Taliban refuse to rule out stoning, amputations in 'Islamic courts'
Suhail Shaheen, a spokesperson for the militant group, refused to guarantee that Afghans would be protected from stoning to death when questioned by a BBC journalist at a press conference on Sunday.
The Taliban were notorious for implementing amputations for theft, stoning to death for alleged adultery, and other forms of punishment during their rule of Afghanistan, which came to an end with the invasion of the country by US-led forces two decades ago.
"I can't say right now, that is up to the religious followers and the courts. They will decide about the punishment," he said after being asked specifically about the chopping off of hands and feet, stonings. and state killings.
The comments came as Shaheen otherwise sought to calm fears about the return of the group to power, which ruled Afghanistan between the years of 1996 to 2001.
He also failed to guarantee that its leadership can control all of its fighters and that women's rights will be protected.
"We assure the people, particularly in the city of Kabul, that their properties, their lives are safe," the spokesman said in the interview.
During Taliban rule, women were not allowed to work or leave their house without a male chaperone, while schooling for women and girls over the age of 10 was stigmatised.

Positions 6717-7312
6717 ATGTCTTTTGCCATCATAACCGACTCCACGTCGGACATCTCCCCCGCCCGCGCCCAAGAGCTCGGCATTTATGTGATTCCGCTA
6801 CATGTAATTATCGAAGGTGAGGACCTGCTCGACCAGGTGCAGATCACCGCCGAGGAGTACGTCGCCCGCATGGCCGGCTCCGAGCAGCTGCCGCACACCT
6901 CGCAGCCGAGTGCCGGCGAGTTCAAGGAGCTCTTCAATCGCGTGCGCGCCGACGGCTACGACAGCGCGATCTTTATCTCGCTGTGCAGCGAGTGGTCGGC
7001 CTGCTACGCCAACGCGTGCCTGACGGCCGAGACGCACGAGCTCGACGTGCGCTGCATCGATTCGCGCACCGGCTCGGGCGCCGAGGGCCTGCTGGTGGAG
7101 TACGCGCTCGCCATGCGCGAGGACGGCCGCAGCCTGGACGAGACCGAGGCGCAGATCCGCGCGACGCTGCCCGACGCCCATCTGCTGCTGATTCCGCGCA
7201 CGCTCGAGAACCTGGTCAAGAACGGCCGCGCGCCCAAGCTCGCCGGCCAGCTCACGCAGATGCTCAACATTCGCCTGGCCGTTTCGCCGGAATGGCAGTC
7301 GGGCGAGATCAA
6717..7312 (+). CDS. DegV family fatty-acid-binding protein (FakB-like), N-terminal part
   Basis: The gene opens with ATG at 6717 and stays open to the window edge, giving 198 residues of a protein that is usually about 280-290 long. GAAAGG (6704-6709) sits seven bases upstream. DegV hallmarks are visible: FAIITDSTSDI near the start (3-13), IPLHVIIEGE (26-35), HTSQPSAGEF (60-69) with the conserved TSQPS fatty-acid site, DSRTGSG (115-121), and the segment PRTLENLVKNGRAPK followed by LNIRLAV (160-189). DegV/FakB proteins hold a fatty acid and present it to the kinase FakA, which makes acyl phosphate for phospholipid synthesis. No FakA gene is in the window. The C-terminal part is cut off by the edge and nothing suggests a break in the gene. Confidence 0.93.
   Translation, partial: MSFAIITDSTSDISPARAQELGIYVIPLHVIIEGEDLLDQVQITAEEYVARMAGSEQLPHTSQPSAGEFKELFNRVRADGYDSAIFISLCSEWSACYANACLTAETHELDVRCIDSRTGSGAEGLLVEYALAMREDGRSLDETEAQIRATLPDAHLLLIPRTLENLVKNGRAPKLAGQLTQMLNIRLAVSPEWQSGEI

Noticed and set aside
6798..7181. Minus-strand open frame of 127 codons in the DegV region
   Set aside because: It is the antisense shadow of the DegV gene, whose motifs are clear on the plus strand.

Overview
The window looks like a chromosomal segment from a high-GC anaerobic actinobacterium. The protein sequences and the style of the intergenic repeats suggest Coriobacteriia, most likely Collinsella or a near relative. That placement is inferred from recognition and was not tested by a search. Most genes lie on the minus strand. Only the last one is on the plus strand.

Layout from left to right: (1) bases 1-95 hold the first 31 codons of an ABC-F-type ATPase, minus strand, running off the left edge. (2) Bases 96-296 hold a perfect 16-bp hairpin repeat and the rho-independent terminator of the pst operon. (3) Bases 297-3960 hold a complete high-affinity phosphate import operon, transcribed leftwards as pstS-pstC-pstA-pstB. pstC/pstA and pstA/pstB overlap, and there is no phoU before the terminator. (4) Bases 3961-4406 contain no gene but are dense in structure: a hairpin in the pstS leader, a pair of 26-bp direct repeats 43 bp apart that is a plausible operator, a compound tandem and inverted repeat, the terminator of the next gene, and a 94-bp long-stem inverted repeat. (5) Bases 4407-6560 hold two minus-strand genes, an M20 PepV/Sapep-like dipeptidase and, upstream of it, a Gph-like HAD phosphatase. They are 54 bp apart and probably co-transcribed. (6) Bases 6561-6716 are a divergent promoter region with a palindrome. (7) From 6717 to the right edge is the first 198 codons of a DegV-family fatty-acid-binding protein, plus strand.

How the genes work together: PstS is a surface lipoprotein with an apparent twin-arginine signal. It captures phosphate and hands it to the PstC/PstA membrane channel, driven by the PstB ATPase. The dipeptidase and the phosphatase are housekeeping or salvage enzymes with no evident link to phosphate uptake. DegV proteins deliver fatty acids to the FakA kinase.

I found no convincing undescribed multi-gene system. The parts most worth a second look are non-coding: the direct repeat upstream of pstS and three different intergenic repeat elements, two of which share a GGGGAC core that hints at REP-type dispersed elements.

However, Shaheen said women will be able to carry on with their lives so long as they adhere to Islamic dress.
"We will respect rights of women - our policy is that women will have access to education and work, to wear the hijab," he said.
He added that the Taliban’s current ethos is that “no one should leave the country" because "we need all the talents and capacity, we need all of us to stay in the country and participate".
Women across Afghanistan, including journalists, have been pleading for help as the militant group carries out a swift takeover of the country, including the capital Kabul on Sunday.
Female journalists gave anonymous accounts to The Guardian about fearing for their lives because of their work, especially in the shadow of previous death threats from the Taliban.
"Firstly I am worried about myself because I am a girl, and also a woman journalist," one woman said. "In provinces, they took some girls for themselves and used them as slaves."
Many scrambled to send identity documentations to embassies for asylum while deleting all social media profiles and traces of their work for their safety.